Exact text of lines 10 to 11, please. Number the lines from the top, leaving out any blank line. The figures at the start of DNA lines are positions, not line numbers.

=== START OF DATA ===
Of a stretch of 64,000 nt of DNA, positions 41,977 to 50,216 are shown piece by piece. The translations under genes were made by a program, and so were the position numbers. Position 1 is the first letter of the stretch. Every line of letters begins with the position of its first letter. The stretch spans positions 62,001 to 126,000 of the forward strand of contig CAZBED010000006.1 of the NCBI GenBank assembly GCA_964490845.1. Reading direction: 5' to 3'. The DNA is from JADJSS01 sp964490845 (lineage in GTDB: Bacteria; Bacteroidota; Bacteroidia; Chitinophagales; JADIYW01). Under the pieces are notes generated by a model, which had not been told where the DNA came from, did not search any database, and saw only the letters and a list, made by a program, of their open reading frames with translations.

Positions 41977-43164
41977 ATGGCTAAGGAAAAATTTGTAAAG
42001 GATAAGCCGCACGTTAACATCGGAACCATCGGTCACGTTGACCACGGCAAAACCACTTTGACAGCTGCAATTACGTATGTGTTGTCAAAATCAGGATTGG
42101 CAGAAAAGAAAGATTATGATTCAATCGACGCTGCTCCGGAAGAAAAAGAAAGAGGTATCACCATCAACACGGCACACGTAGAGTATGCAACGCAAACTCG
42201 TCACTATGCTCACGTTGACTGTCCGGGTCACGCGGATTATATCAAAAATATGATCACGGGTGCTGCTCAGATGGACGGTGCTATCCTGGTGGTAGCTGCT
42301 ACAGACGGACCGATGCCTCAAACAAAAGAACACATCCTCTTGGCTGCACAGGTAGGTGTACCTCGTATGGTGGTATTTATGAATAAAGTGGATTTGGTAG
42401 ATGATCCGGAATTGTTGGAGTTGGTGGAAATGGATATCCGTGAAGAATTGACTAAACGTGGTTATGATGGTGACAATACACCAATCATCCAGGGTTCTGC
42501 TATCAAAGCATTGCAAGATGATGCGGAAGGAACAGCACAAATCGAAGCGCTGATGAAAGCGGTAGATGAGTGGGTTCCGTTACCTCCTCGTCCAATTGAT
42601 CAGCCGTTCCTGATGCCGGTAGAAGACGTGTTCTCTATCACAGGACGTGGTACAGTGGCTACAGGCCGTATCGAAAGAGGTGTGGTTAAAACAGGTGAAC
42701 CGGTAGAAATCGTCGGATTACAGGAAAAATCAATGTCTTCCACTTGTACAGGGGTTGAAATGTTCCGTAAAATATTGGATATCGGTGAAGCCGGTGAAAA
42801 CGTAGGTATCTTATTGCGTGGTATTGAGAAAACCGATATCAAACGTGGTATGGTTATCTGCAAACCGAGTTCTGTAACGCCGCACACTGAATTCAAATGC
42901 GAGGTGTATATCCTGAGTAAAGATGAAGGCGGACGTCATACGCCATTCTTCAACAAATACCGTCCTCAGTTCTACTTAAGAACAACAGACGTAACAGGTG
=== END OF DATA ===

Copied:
42601 CAGCCGTTCCTGATGCCGGTAGAAGACGTGTTCTCTATCACAGGACGTGGTACAGTGGCTACAGGCCGTATCGAAAGAGGTGTGGTTAAAACAGGTGAAC
42701 CGGTAGAAATCGTCGGATTACAGGAAAAATCAATGTCTTCCACTTGTACAGGGGTTGAAATGTTCCGTAAAATATTGGATATCGGTGAAGCCGGTGAAAA